Visiting Florida's state parks and beyond in our Roadtrek. This is how we saw it all. Hopefully, the posts will give you some useful information. Questions and comments are welcome.

Thursday, April 28, 2016

A Visit to Florida's Rainbow Springs State Park

Located near Dunnellon, there are two entrances to the park depending if you are camping or just visiting the park.  To get to the park from the campground to the spring head and gardens, you either kayak about a mile upstream on Rainbow River, or drive about 6 miles to the main entrance.

There are two loops, A & B, in the campground.  Loop A has no shade or shrubs and is the adjacent to the walk-in tent area. Loop B has sites nestled in the shrubbery offering some side privacy and some have overhead shade.  Those shaded sites are on the west end of the loop.  All the sites are level gravel and are pretty spacious.  The campground and facilities are clean and well maintained.  All sites have Full Hook-Ups.  50/30/20 amp electric.


Loop B looking west.


 Loop B looking east.  Big difference in shade.

Along the river at the campground there is a nice picnic area with pavilions, picnic tables, grassy areas, a dock, boat ramp and canoe/kayak launch and swimming area.  Fishing is permitted off the dock or shore. There is another picnic area at the office building with a pavilion, horseshoe court, shuffleboard court and in the office is a rec room with a few games.

One can rent canoes or tandem kayaks at the campground or you can launch your own.  An alternative is to go into town and rent a kayak, canoe, or paddleboard from one of a few outfitters.

At the campground there are two trails.  At the beginning is signage regarding the wildlife in the area.  One being black bears.  So, make noise on the trails.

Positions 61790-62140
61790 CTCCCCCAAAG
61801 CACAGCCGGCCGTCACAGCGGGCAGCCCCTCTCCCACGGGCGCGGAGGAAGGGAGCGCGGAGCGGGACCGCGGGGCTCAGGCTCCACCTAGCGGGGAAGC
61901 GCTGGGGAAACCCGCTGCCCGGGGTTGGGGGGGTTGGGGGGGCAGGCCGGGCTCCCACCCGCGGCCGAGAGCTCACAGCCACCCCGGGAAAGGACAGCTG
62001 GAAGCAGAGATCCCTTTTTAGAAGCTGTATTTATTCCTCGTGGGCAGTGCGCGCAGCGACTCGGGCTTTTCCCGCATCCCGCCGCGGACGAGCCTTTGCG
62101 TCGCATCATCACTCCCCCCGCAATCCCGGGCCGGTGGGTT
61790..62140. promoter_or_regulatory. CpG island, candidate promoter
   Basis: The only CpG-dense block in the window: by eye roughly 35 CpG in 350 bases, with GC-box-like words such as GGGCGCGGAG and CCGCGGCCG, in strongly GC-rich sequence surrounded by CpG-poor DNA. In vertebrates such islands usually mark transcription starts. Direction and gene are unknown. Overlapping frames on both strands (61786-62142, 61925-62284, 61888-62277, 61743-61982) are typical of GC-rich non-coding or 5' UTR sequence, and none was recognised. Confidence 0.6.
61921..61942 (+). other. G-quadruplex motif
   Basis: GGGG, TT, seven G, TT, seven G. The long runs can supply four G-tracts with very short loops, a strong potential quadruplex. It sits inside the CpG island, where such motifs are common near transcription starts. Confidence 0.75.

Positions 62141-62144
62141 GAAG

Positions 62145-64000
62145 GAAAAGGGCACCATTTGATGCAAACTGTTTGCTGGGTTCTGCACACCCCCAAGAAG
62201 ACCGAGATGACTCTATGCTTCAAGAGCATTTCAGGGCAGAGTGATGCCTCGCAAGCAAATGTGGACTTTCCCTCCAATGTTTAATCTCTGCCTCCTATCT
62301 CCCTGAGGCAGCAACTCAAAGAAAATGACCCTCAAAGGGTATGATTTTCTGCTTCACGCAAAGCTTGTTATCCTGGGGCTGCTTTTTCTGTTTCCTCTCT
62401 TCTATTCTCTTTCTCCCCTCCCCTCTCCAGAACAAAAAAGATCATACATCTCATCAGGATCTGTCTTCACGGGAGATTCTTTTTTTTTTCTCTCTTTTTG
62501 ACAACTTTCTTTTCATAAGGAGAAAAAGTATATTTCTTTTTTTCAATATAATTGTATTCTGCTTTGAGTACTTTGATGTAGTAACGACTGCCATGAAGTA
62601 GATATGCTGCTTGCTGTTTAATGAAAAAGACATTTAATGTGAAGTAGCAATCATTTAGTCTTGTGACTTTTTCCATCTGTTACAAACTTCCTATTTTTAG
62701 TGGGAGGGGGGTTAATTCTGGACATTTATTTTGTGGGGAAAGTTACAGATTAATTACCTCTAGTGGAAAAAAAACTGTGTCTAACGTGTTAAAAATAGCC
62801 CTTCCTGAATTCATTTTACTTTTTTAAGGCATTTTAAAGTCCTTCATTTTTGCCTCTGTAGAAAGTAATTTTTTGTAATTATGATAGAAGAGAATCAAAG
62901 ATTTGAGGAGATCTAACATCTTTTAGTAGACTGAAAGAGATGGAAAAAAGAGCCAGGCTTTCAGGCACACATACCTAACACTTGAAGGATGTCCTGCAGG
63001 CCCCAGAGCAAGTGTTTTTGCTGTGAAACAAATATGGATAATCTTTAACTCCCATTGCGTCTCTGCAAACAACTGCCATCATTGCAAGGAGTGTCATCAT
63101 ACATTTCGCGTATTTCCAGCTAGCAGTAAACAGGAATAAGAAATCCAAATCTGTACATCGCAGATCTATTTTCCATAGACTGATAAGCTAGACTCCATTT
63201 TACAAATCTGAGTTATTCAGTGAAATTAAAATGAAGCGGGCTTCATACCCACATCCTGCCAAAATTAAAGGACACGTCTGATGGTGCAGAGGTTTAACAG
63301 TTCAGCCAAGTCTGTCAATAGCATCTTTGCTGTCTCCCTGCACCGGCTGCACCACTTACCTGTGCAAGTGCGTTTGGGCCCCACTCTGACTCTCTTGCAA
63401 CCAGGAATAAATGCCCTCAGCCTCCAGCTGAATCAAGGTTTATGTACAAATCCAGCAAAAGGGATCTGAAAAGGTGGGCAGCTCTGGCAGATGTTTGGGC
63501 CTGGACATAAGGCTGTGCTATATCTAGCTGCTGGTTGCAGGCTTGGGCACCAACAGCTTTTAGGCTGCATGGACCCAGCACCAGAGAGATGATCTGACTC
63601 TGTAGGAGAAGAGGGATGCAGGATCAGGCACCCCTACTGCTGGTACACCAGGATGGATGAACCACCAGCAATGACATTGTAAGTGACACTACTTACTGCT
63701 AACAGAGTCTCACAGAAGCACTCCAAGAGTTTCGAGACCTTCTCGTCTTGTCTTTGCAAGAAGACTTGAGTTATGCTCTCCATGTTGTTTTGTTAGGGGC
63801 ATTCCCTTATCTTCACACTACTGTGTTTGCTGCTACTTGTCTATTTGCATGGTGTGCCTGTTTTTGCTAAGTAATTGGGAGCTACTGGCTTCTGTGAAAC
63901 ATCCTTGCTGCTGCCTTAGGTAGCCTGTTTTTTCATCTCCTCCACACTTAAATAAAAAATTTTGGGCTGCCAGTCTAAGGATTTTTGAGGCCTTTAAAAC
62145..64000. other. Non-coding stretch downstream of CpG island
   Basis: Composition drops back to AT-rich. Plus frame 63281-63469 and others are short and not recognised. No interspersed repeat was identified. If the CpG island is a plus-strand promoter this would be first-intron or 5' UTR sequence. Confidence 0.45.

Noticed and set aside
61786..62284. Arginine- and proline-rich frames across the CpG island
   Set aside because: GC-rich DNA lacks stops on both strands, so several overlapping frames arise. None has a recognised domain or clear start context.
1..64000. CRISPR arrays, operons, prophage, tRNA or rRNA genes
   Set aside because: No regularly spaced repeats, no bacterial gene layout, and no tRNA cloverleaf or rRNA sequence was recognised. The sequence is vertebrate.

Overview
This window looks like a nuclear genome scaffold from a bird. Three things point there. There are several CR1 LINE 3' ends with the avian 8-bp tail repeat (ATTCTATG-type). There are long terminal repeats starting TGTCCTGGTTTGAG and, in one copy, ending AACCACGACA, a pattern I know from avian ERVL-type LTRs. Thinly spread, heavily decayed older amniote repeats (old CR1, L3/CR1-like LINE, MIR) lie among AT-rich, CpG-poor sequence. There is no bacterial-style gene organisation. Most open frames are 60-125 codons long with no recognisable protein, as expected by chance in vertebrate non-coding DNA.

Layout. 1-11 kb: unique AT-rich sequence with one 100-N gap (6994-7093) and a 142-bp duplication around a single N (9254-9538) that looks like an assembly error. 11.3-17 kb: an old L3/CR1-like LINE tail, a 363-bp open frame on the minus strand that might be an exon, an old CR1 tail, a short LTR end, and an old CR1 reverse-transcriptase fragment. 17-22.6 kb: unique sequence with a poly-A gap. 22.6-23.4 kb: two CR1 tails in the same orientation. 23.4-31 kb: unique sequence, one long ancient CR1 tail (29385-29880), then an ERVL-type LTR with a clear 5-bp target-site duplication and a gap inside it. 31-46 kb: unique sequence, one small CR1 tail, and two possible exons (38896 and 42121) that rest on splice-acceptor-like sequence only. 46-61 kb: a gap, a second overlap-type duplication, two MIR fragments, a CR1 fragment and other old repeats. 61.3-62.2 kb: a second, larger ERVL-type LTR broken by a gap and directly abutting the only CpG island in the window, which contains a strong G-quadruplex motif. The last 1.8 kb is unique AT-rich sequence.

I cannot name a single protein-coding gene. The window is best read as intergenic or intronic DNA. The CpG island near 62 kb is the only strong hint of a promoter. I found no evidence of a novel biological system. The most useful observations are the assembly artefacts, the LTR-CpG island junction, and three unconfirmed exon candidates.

The nature trail is an easy loop about half mile long and there is a half mile cut off that leads to the entrance gate.  There is another short trail which is pretty much a service road that circles Loop B.  Easy hike.

Along the Nature Trail we spotted this huge cage.  So, maybe there are bears in the park.

This Black Swallowtail is the wildest thing we saw on the trail, desperately hanging on to a thin branch in a stiff breeze.

While down at the river's edge this armadillo searches for food.

The Rainbow River is normally very calm and crystal clear, but there is a current to be aware of.

 One way of traveling the river.

 Or, with man's best friend.  Woman's in this case.


Or, in fleet.  I think these folks entered downstream at an outfitter by the conversation as they passed by.

The entrance to the headsprings is on FL-41, north of the campground.  If you are camping in the park, bring your window sticker so you don't have to pay again.

The headspring is popular for swimming, snorkeling, tubing and kayaking,  and, the waterfalls and gardens throughout the park.  At the springhead are change rooms/restrooms, grills, pavilions, picnic tables, a museum and a small food concession.  This area was once a privately owned day park, but is now part of the Florida State Park system.

For the kids the swimming area is primary.  But, for us it is the waterfalls and trails:


And, a resident of one of the several ponds along the trail.

Also, there is a recreated Indian village depicting life of the Timucua Indians that once inhabited the area.

An interesting means of capturing rain water.


  1. good morning Doug,

    You are "on the right path" to be sure!! I had forgotten how extensive Rainbow Springs Park is....Andy and I inspired by your blog will make Rainbow a destination for this summer!!

    Thankyou to you and your wife (I am awful with names, please excuse!) for stopping by and chatting. Connections on the road are so great to have!!

    I wanted to shoot off a comment right away but now want to puruse the rest of your blog! I appreciate all the camping details!

    Keep on truckn'!!

  2. Vicki and I enjoyed chatting with you, also. Your information is much appreciated. Thanks! The garden looks great.